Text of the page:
elites. At the end of the 1970s the richest 10% of the population received 21% of total disposable income. In a context characterised by flexible working. p. Neo-Darwinist state that makes competition more fierce. . double those at the end of the 1970s. and noting the decline in the economic power of the upper classes during the period 1945–1979 that preceded these reforms. p. These high poverty levels.165) enhances the social control of poor and recalcitrant populations. social assistance. The United Nations Development Programme report on human development. in which it is a central element making it possible to express the sovereignty of the state. leads to a reinforcement of the penal sector to the detriment of the social state. The penalisation of poverty is part of the development of the neoliberal political project. “consolidate material and symbolic divisions and . (b) disciplining desocialised elements of the employed and insecure elements of the middle classes. Average annual incomes for the richest 20% increased at about 10 times the rate for the poorest 20% (3. . a hardening of policies on the police. The growth. the atrophy of the social state. and hypertrophy of the penal state are all characteristic of a neoliberal. Some. While some political measures clearly benefit a minority. the media. 2005. judiciary and prisons. deliberate or not. commonly called neoliberalism involves the expansion and elevation of the penal sector .68) Starting from this observation. neoliberal states thus maintain constant repression to counter potential insurrection. . the rise of the economy of punishment fulfils three functions: (a) containing. Any analysis of the profit garnered by elites that focuses solely on uncovering the hidden but conscious interests of the dominant classes necessarily flirts with conspiracist interpretations. 2009a. Other studies simultaneously highlight increased recourse to prison and the enrichment of affluent classes. (UNDP. and “electoral issues”. states that the utopian project to reorganise international capitalism provides the ideological framework justifying a political project that seeks to re-establish the conditions for wealth accumulation and to restore the power and status of the elite. p. merging into conspiracy theories. . This is why “the ‘top down’ capitalist revolution . According to Wacquant. energy production.205). and justice that are characterised by ethnoracial bias in their modes of operation. and (c) reinforcing and reasserting the role of the state. .4%). the function of social policies in maintaining order is being eroded and gradually replaced by policies emphasising punishment and incarceration that hit the poorest elements of populations the hardest.356 Mathieu Hilgers describes the present period as marked by a transition from the active social state of the Fordist and Keynesian period towards a new “authoritarian and neoliberal” state (Wacquant 2008. so that the state can silence the reverberations caused by the diffusion of social insecurity at lower levels of the hierarchy of class and ethnicity. 2009b).198). Twenty years later it received 28%. and appease popular discontent generated by the withering of its traditional economic and social functions” (Wacquant 2010. and meritocratic ideology. For Wacquant. p. From this perspective. to shape social relationships and behaviours” (Wacquant 2010. Neoliberalism and its expansion thus appear as carceral inflation’s keystone. Penal radicalisation “is a response to social rather than criminal insecurity” (Wacquant 2010. p. the growth in prison numbers produced by neoliberalism results from a combination of “initial intentions”. nearly as much as for the entire bottom half of the population. a geographer and now Professor of Anthropology at New York University. “trial and error”. volatile capital and the growth of inequalities. In developing countries. © UNESCO 2011. the poorest more vulnerable and fetishises individual responsibility.8% compared with 0. were a legacy of the 1980s – a decade characterised by a distinctly pro-rich growth pattern that left poor people behind. of political measures on employment. The United Kingdom’s Gini coefficient climbed from 25 to 35 by the mid1990s – one of the biggest increases in inequality in the world. which describes the effects of reforms started in the UK in 1979. describe neoliberalism as a system developed by a minority expressly to take over most of the means of production (the pharmaceutical and food industries. “adjustments”. David Harvey (2005). the development of a “prison-industrial complex” (Harvey 2005. impose new cognitive categories. . In 1998 some 4. Changes in attitudes to illegality. where accumulation by dispossession is more extreme. .6 million children – around one in three – were living below the poverty line. offers some important indications as to the factors underlying these analyses: At the end of the 1990s the United Kingdom had one of the highest rates of child poverty in Europe. and so on) and gain disproportionate power.211). and neutralising supernumerary fractions of the working class and rebels within their social environment. controlling.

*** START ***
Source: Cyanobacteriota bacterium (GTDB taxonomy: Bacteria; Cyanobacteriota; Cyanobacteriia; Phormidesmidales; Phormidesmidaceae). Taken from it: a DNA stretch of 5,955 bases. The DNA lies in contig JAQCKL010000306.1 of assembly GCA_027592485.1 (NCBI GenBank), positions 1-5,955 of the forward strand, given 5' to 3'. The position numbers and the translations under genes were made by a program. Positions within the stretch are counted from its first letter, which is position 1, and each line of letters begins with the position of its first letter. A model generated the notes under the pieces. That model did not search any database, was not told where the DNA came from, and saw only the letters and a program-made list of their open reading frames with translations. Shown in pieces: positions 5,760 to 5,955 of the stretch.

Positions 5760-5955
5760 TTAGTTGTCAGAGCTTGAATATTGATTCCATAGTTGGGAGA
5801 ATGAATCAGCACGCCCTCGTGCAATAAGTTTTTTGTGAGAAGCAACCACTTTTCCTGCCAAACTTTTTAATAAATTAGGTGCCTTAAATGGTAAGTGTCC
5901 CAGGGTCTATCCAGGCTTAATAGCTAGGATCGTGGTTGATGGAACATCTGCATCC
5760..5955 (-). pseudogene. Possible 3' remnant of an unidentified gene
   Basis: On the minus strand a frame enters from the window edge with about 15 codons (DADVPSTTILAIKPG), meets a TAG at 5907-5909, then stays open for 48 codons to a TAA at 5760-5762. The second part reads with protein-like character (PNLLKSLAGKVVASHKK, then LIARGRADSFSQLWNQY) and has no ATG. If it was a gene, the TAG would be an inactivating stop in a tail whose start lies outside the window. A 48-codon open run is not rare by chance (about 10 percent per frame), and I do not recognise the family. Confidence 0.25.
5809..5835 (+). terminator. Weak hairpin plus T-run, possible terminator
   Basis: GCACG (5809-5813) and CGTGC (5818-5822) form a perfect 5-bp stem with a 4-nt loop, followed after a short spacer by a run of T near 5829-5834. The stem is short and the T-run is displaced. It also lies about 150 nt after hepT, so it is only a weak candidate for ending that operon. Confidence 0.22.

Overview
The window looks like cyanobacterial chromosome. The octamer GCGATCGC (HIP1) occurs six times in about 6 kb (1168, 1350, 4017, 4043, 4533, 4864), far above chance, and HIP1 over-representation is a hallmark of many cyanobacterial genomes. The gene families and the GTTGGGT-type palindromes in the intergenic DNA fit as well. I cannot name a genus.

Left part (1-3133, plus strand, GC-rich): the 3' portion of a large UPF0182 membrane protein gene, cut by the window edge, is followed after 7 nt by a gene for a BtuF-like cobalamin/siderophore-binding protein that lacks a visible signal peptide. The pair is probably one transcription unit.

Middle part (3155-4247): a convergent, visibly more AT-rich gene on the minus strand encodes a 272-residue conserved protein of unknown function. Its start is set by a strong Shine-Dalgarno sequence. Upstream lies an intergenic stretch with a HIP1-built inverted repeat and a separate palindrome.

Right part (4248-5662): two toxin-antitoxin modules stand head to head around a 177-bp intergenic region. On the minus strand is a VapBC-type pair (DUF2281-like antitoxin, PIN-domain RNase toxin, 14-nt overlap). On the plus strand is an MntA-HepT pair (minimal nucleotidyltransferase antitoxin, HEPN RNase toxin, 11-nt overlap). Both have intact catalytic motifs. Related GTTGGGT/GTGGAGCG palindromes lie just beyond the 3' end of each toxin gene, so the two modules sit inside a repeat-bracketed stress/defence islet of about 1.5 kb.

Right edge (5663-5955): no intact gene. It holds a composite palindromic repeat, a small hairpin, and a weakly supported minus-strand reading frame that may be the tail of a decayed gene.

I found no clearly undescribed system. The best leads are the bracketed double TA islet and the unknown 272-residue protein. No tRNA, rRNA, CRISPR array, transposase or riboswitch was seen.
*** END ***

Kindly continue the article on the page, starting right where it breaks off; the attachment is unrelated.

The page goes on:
high level political institutions. p.6 Furthermore.46) to which the apologists of deregulation. understood as the desire to compare. South Africa. and many strategies that are in themselves. which owe part of their persuasive power to their omnipresence. this analysis rests largely on the idea of dissemination from the centre towards the periphery of the system. and elsewhere. The recognition of this distinction impacts on the analysis of neoliberal expansion. to a degree. clearly revealed by this hypothesis. Zero tolerance is spreading through Italy. and international organisations).62–63) reduces the complexity of the social world to a set of mechanisms that can be controlled at will by a few selfish.285) notes. But it must also be able to describe and explain the system as a formation resulting from a largely unconscious historical process arising out of negotiations. generalise. Yet one could argue that the similarity of social and political contexts.The three anthropological approaches to neoliberalism 357 the presentation of neoliberalism as a project intentionally seeking to restore the elite and dismantle the working class (Harvey 2005. inconsistencies. in whose work this distinction is at least implicitly apparent. This explanation is more developed than the one claiming that a single master group that controls the social destiny of humanity is lucidly acting in concert to maintain its privileges.4 The systemic point of view requires us to consider and analyse both explicit strategies and nonintentional aspects linked to the action of social groups and processes involved. However. The systemic approach to the state and neoliberalism. America thus becomes the laboratory for the neoliberal future (Wacquant 2009b). and the illusion of its correctness and relevance (Wacquant 2009a). The relatively independent invention of solutions may. the homogeneity of habitus and social positions. However interesting it may be to nuance the effectiveness of the project. originating in the United States and spread by a new dominant class. has adopted mental categories and dispositions that are not entirely within its control. the misunderstandings that facilitate its reception. Australia. pp. the UK. and divisions within the system and fails to analyse resistance to and critiques of penal radicalisation. or Turkey) are particularly sensitive. neoliberalism is “a transnational project”. and inflation of employment instability (for example the Commonwealth. the strengthening of state power. compromises. seeking the top-down reorganisation of “the relationships between market. Brazil. p. reports. To understand the social world as system. while the idea of the globalisation of securitarian issues sheds light on some characteristics linked to neoliberal expansion. At the same time this emerging social class (managers and administrators of major companies. France. it also hides the diverse transformations. is profoundly sociological. and commissions and are relayed by institutes (Wacquant 2009b). Although it lacks the strong ethnographic description of the first approach. The government of social insecurity in its American version is said to produce new categories of perception disseminated on a worldwide scale. the diminution of the social state. So. for Wacquant. and theorise the production of the social within a unified framework. The export of securitarian theses in the form of a globallyaccepted dogma is said to lead to increased rates of incarceration and higher sentences in most European countries. the new penal common sense devised in America is becoming international. state and citizenship” (Wacquant 2010. Considering securitarian radicalisation in this way could cast in a different light the “transatlantic distortion” of penal discourse identified by Wacquant when he analyses the movement of that discourse from the USA to Europe. Austria. have been hidden by the borrowing of terms and labels that confer an international air or a new legitimacy on what was already locally envisioned. Even if the mechanisms it implies do not have the desired effect. trained by institutions that share the same social perspectives. p. omniscient individuals. and the uniformisation of criminological theories claiming that assistance to the poor is responsible for criminality. systemic analysis has the merit of shedding light on the conditions in which the neoliberal state is produced © UNESCO 2011. might have led more or less identical solutions to emerge independently. the distinction Harvey draws between practical and theoretical neoliberalism proves insufficient to shed light on two interlocking levels in the constitution of a neoliberal type system.5 A set of commonplaces. shape undisputed presuppositions that circulate in conferences. contradictory. the analysis has to be able to explain this system as an intentional construction resulting from a mechanism of control that creates a network of relationships and constraints. . These are said to give rise to the “globalisation of American problematics” (Bourdieu and Wacquant 1999. Canada. as Kipnis (2008. South Africa.213).